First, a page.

Recently I had the pleasure of launching at the House of Lords the new Housing and Property Apprenticeships, the culmination of a two-year Trailblazer programme I was asked to lead for the sector.
When the Department for Business, Innovation and Skills (BIS) invited Aspire to lead the Trailblazer we reached out to colleagues across the sector.
We spoke to those working regularly with over 20 organisations and consulting widely to create a new professional apprenticeship pathway from entry level to senior manager in housing, and effectively reinvent our sector’s apprenticeships to meet the changing needs of the 21st century.
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I know from personal experience that a quality apprenticeship can have a positive impact on a career in developing skills, character and professional experience. I served an engineering apprenticeship with Michelin and it set my career on a positive path. It was a memorable time that still lives with me today, and so I gain a lot of satisfaction from helping to shape the next generation of apprenticeships.
Today apprenticeships are right at the core of policy like no other time before, with a pledge to create three million apprenticeships during this Parliament. In addition to this the apprenticeship reforms programme is laying the foundations for a revolution in vocational training.
The Trailblazer has raised the profile of the housing and property sectors as leading employers of highly skilled people, who are playing their part in striving to achieve these targets. The new standards bring the skills required by employers up to date with the current needs of the sector, and the assessment process provides a relevant and robust test of these acquired skills, knowledge and behaviours.
As we often work in areas of high deprivation, our sector knows only too well that the development of skills and creation of jobs leads to independence and social mobility. That is why we wanted to create a pathway from entry to management level.
We are looking forward to working with the Government on innovative initiatives such as National Apprenticeship Week, to create more apprenticeships, and through our employment and supply chains and local connections, we have the opportunity to create more social value through apprenticeships.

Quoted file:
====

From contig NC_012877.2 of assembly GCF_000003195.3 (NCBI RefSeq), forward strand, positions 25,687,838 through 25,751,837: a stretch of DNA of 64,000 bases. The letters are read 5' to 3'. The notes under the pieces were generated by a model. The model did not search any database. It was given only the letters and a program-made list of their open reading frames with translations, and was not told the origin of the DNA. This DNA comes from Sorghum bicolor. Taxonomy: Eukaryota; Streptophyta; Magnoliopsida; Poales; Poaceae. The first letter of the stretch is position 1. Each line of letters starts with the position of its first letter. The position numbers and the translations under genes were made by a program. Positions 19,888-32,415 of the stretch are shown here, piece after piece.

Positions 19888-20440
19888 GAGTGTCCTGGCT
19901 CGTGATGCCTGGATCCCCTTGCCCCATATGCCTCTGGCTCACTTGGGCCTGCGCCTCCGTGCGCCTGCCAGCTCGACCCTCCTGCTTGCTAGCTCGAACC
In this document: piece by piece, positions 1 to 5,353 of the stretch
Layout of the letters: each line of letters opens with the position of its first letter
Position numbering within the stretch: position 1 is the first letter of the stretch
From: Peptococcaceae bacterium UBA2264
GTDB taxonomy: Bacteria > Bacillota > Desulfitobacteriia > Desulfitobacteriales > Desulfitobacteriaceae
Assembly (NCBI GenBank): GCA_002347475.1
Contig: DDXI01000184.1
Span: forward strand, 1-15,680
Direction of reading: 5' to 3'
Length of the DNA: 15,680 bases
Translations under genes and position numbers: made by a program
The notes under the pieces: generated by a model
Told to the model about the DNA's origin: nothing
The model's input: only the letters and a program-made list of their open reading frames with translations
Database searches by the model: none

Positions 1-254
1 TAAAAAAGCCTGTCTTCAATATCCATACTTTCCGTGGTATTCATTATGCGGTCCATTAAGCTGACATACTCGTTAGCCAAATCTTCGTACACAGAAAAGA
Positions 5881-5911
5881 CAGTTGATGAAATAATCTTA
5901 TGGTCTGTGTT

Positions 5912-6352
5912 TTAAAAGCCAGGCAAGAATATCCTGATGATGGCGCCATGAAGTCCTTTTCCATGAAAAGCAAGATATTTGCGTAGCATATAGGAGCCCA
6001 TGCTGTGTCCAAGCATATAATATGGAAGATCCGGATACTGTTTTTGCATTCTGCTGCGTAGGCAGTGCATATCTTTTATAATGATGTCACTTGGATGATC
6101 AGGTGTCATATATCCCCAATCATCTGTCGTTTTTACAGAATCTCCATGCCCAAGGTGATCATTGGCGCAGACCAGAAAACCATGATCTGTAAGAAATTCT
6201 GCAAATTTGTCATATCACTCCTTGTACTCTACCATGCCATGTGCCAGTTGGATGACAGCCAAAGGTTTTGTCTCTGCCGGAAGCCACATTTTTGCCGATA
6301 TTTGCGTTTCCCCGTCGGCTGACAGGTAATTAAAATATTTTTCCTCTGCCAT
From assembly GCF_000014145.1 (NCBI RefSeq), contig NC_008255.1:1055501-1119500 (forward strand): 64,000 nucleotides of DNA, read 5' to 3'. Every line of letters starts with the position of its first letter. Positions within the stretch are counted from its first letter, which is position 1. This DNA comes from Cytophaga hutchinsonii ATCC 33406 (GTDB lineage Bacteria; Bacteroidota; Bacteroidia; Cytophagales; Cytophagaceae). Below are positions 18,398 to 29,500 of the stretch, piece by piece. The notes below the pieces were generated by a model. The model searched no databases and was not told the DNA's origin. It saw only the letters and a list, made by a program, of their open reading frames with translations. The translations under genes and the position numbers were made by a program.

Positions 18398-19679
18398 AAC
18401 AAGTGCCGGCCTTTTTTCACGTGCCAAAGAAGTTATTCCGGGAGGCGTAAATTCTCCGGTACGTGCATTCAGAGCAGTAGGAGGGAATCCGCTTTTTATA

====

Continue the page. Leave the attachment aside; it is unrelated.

The Trailblazer has been a great example of people across the housing sector working together to develop new standards, relevant to both the affordable and private sectors. Our progress has been helped by unstinting support from professional bodies, trade organisations, employers and providers.
There was a really positive vibe around the House of Lords launch on February 23. It was attended by around 150 people from executives in the housing sector to MPs and apprentices. Despite the success of the event there are still further goals to achieve.
There is still a challenge to put apprenticeships on the same level as traditional skills or a university education, but there is evidence employers and providers are engaging better with youngsters and selling the apprenticeship pathway. We need to share the message that this is a pathway that is fresh and relevant today.
Since 2008, we have successfully delivered thousands of apprenticeships through our training arm, PM Training. Many of these apprentices may have previously had limited academic qualifications and often come from socially deprived areas of Staffordshire, where there are high levels of unemployment and inactivity among young people.
The apprenticeships they have served have often transformed their paths in life, raised their life aspirations and expectations, and influenced them to undertake lifelong learning and career development.